and the infeasibility of the long-term experimental studies that would be required to study chronic stress. One priority for future research must be a search for feasible ethical solutions to the problem of these limitations and for ways to study the influences of stressors that more closely approximate those that occur in real-world situations. Possibilities that have been used to some extent but that should be more fully and creatively exploited include analyses of naturally occurring incidents and the use of simulations. Virtual reality technology should extend the possibilities for simulating stressful situations with a high degree of realism without exposing people to physical threats; how best to exploit this technology for this purpose should be one goal of research. Other major goals of research should be to develop a better understanding of how the more detrimental effects of stress can be counteracted, how to predict individual differences in reactions to stress, how to train people to cope with stressful situations, and how to make person-machine systems more resistant to the detrimental effects of stress.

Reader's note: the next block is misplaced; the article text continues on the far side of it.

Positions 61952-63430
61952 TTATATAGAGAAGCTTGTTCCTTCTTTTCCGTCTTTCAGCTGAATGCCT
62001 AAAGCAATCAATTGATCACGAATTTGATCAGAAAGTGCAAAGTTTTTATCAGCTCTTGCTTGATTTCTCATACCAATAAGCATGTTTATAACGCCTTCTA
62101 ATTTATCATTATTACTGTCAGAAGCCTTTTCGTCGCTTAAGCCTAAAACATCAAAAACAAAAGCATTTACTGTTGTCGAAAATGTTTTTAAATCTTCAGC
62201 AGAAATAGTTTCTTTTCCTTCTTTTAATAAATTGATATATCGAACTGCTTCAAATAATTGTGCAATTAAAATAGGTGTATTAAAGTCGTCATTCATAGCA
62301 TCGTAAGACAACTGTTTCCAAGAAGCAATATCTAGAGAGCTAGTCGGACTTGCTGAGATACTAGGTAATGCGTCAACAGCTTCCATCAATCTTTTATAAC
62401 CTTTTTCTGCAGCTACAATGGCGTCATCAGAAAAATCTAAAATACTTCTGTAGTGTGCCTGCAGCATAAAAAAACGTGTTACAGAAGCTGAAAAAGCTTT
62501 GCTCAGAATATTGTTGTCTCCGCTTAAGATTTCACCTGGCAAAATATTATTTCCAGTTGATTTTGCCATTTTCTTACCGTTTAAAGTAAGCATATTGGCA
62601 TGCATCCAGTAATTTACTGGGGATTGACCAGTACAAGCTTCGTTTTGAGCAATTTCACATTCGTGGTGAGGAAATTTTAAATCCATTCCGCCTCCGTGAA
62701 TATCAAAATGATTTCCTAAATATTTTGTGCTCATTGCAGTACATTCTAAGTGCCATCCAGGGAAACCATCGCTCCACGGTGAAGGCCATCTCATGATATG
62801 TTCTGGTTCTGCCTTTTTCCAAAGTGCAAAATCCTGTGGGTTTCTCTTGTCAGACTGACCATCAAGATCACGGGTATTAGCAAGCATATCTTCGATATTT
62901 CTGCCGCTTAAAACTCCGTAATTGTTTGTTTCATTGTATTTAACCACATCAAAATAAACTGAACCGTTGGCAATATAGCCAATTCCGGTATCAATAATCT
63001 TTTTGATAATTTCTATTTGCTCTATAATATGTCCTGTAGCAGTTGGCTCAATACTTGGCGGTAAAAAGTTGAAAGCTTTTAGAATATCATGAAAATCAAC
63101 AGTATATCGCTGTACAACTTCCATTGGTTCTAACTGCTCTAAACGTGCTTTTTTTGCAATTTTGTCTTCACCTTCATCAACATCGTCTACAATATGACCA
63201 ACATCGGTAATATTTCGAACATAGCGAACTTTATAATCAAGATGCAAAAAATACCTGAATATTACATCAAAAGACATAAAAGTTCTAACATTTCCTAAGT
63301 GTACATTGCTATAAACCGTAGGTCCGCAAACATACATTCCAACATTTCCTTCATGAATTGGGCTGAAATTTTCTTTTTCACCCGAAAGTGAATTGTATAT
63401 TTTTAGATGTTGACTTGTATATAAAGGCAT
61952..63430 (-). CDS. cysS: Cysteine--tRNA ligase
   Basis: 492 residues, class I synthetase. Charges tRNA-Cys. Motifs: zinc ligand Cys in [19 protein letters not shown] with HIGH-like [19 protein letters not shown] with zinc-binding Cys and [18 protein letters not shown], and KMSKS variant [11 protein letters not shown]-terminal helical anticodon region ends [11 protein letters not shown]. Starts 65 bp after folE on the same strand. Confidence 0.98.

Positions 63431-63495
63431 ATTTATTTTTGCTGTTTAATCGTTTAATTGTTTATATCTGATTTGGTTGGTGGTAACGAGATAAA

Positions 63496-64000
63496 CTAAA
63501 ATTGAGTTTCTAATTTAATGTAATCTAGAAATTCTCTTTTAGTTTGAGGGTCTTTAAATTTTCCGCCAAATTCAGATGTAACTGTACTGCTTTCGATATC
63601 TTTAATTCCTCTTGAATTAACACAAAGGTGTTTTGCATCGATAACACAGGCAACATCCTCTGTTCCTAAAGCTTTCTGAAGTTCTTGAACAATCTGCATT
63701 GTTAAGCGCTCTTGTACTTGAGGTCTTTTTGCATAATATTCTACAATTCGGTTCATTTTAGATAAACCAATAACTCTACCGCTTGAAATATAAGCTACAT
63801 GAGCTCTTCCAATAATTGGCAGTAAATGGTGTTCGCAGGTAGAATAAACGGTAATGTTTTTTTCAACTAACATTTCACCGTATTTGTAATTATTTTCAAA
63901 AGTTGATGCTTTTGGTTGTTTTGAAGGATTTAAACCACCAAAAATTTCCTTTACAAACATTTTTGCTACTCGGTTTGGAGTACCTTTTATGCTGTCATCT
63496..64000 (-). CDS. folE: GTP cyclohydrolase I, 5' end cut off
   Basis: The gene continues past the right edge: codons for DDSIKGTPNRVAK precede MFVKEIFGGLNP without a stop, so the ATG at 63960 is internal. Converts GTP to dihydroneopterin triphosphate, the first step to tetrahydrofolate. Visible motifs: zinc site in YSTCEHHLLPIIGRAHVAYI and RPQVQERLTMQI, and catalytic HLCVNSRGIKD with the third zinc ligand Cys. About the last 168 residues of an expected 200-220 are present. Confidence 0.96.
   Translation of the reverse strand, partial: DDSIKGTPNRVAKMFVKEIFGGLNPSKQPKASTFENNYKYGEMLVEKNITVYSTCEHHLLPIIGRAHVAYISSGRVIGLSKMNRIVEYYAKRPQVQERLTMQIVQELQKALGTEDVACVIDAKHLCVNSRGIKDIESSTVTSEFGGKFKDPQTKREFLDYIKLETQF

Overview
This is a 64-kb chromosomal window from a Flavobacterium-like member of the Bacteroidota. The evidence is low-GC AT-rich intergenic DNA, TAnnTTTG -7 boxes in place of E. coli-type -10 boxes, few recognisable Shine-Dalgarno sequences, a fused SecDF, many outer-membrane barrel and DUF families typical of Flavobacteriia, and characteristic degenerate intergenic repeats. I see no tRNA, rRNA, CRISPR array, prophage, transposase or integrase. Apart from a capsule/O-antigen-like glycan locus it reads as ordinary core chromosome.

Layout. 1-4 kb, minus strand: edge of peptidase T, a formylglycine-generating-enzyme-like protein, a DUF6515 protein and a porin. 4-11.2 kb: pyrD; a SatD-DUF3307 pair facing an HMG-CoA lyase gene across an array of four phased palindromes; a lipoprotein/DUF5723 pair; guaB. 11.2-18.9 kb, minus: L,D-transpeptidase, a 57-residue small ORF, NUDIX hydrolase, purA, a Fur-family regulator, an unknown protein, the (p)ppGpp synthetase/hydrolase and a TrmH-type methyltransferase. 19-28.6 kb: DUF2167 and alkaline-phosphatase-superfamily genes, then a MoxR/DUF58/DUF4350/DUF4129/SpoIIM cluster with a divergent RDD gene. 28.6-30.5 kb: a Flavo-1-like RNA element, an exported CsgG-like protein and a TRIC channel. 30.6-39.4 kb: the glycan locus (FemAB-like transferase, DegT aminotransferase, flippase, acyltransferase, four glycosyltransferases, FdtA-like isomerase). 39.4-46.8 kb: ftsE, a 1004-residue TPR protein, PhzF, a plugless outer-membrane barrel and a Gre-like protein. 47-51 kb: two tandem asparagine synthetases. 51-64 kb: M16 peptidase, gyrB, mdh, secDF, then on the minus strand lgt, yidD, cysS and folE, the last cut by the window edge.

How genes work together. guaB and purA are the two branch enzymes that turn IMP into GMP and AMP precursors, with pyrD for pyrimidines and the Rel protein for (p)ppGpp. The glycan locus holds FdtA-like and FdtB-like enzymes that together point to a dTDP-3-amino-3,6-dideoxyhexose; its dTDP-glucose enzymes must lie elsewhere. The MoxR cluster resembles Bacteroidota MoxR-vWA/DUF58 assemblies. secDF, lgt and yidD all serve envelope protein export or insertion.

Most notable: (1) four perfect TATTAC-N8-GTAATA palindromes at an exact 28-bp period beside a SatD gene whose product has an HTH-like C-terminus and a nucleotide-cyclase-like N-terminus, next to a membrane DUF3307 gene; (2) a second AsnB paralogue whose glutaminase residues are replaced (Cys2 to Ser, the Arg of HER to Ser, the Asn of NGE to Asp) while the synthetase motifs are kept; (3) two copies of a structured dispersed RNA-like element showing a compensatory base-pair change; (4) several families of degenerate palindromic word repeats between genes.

AIDING INTELLECTUAL WORK
As computer technology has become widely available in the workplace, many software tools have been developed to help people perform intellectual tasks. Efforts to develop additional and more powerful aids to intellectual work will undoubtedly continue for the foreseeable future. Human factors research is needed to evaluate the effectiveness of such aids, to provide—through task analyses—a better understanding of what further aids would be useful, and to participate in the design, implementation, and iterative improvement of such aids. Pas research has demonstrated that the introduction of technological aids to intellectual work has not had the anticipated effects and has not always increased either productivity or people's satisfaction with their jobs.